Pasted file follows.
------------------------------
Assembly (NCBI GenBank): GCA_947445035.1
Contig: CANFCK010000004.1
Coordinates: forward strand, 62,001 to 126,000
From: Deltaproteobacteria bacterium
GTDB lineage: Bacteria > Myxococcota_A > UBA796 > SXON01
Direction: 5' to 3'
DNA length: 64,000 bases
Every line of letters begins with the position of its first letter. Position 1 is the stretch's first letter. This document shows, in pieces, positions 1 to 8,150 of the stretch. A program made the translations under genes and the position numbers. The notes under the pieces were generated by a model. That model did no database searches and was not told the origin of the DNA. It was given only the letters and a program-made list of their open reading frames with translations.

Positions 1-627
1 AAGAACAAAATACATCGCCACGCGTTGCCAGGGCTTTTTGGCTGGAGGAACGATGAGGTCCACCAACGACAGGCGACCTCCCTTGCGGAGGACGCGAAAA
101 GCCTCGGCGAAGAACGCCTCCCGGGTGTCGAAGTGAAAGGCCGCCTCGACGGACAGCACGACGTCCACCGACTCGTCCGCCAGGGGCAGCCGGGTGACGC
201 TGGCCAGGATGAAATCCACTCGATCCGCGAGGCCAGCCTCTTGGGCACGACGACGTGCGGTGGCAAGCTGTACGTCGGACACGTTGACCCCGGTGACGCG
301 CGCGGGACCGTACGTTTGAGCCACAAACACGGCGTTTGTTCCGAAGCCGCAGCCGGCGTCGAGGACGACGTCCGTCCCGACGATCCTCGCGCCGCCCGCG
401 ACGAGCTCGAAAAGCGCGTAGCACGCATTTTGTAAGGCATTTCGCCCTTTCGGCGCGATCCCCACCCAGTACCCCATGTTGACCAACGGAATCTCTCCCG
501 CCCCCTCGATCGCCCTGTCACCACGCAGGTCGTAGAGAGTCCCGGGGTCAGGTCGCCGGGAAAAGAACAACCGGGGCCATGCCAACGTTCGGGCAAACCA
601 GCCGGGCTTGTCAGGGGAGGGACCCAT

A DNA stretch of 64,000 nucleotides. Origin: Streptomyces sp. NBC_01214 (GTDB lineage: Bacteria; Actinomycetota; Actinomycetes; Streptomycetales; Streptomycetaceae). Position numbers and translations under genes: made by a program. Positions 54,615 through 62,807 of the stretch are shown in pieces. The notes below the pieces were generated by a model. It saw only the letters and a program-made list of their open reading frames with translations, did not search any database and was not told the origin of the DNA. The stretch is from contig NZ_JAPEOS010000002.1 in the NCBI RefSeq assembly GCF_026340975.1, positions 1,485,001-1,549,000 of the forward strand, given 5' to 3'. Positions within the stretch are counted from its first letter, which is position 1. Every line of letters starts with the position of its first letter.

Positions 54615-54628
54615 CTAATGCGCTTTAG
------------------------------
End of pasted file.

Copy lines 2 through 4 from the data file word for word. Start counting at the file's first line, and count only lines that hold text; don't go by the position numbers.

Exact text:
Contig: CANFCK010000004.1
Coordinates: forward strand, 62,001 to 126,000
From: Deltaproteobacteria bacterium